H2O Waterpark, Aurangabad

H2O Waterpark, Aurangabad

On our second day in Aurangabad we visited the Bibi-ka-Maqbara tomb and then after that, even though I nagged him for twenty minutes Daddy wouldn’t tell me where we were going next. Mummy said we were going to another silk/cotton shop and didn’t let on where we were really going.

We drove out from old Aurangabad towards Daulatabad Fort, a place that we were due to visit the next day and then finally Mummy told us to look at the signs in front of us, which said H2O Waterpark. I was quite confused at first as Mummy had said we were going elsewhere but she’d lied! Amy just screamed with excitement and when we finally arrived she started jumping up and down.

We were all classed as adults as we were over 4 foot tall but it only cost Rs200 (£3) each to get in. When we got there we were the only ones there so we decided to have lunch at their restaurant – which in England would have been closed down by the Council. We ordered Onion Pakoras – which are effectively Onion Bhajis, something that people believe does not exist in India – and some french fries. They were delicious.

After waiting a while I got changed into my bikini and went and had a look at what the park had to offer: it had children’s pool which contained some slides and a bucket which filled up and tipped out just like the one at Romsey Rapids; it had a Lazy River which was so lazy it wasn’t working and clearly hadn’t worked for a while; it had four large flumes of different types, but one was not working; there was also a room for the Rain Dance which I’ll describe later.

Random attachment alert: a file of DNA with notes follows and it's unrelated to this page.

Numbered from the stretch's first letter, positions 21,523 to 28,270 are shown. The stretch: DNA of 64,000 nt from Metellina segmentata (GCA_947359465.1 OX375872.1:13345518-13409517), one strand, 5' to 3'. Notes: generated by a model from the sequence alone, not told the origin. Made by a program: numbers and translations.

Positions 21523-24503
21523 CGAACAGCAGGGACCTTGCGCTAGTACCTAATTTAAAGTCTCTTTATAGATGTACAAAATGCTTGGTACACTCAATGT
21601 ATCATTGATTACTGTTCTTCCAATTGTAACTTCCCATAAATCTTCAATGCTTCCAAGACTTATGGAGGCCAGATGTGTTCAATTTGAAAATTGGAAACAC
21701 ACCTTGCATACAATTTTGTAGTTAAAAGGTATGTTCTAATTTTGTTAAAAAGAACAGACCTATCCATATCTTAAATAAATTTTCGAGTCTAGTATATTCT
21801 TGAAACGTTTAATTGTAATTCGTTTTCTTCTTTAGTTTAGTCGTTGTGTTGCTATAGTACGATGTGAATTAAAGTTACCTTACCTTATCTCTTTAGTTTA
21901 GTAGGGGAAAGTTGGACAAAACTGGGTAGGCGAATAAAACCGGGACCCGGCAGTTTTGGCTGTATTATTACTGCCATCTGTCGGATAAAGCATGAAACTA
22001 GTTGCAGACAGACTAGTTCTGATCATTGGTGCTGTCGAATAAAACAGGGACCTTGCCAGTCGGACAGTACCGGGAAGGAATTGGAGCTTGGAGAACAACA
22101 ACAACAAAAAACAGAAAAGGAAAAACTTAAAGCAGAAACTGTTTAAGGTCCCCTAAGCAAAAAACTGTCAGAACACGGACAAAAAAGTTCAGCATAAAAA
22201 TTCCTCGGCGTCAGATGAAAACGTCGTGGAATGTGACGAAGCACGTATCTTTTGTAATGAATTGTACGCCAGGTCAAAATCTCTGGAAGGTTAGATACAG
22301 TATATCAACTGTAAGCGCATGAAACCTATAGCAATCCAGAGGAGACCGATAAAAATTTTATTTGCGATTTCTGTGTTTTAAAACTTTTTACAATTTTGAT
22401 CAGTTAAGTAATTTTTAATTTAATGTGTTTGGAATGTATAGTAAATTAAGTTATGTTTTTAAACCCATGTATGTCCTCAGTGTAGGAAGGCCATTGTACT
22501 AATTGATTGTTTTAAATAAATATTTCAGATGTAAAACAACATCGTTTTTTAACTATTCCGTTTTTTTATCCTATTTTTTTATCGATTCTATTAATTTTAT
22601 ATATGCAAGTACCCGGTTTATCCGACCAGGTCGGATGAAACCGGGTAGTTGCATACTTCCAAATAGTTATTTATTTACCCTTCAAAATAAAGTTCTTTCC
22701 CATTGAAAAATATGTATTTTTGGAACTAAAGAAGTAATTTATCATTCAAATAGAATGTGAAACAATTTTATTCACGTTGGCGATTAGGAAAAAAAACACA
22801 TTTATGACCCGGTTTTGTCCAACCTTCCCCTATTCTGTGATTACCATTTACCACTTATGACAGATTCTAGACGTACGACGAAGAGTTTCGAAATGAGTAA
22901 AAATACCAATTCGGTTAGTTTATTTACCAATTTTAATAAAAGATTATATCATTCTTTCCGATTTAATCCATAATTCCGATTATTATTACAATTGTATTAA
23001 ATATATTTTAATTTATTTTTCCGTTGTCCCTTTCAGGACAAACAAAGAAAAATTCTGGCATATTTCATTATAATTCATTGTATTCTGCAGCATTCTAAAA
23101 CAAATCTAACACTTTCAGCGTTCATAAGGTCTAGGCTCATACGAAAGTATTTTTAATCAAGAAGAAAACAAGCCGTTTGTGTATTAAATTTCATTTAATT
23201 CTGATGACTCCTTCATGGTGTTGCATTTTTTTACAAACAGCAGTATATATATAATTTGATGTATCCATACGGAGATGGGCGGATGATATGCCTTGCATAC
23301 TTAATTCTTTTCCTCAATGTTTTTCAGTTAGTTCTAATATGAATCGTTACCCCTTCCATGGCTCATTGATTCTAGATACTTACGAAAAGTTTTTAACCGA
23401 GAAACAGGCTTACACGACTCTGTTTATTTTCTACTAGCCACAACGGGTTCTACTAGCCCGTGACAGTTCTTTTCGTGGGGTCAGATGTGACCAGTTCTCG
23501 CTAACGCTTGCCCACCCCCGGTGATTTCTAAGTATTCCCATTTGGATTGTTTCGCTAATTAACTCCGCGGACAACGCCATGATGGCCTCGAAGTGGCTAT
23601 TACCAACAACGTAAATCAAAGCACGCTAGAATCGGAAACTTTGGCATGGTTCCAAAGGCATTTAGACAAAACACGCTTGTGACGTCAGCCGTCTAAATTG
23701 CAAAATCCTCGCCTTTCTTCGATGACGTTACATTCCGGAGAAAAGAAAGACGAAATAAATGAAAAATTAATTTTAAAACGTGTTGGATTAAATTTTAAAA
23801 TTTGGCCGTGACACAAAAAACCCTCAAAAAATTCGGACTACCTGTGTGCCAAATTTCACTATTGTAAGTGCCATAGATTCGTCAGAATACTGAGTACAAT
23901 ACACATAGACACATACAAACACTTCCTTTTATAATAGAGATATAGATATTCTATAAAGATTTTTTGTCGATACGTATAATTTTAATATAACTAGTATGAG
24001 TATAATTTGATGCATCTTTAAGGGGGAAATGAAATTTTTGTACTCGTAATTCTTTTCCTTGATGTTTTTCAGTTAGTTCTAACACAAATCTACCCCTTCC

First we to the big flume that you can see on the left of the picture, which had dual rubber ring like a number 8 which two people could sit on. I went on with Mummy first and Amy went on with Daddy afterwards. We went down really fast which made me exclaim a couple of times as the raft banked really high. maybe too high, on one the corners – Daddy had previously warned us that health and safety standards in India wouldn’t be the same as in England.

Then we tried the set of three matching flumes that are in the middle of the picture and Amy, Mummy and I raced each other down, with Mummy only realising we’d started once Amy and I were halfway down – see it on the video. We played in the kids’ pool a fair bit as they had loads of sprinklers and small slides.

We still had no clue as to what the Rain Dance was all about but the staff there kept saying “Rain Dance, Rain Dance”. Moments later some music starting blaring from a building in the corner of the park that no-one was in. The staff pointed to the room and said “Rain Dance, Rain Dance” once again, so we walked over to see what the fuss was about. In the room there was lots of sprinklers attached to the ceiling spraying out “rain”. The music, a mixture of Bollywood and Dance music, was extremely loud, gig/concert loud, and everyone was dancing away under the rain. After a few minutes we decided the flumes were a better option.

We spent an enjoyable three hours here; we loved the waterpark.

Em 🙂 xx

Here’s a video of the waterpark:



Comment from Dad:
This park is a distance from Aurangabad and I’d previously, unsuccessfully, searched the web for places like this to take the kids as we’re not generally staying in places that have pools. I found this place using Google Maps’s satellite view whilst looking at Daulatabad Fort and suddenly saw the flumes. Once I knew the town/place name finding out about it was easy and I always knew I’d bring the kids here.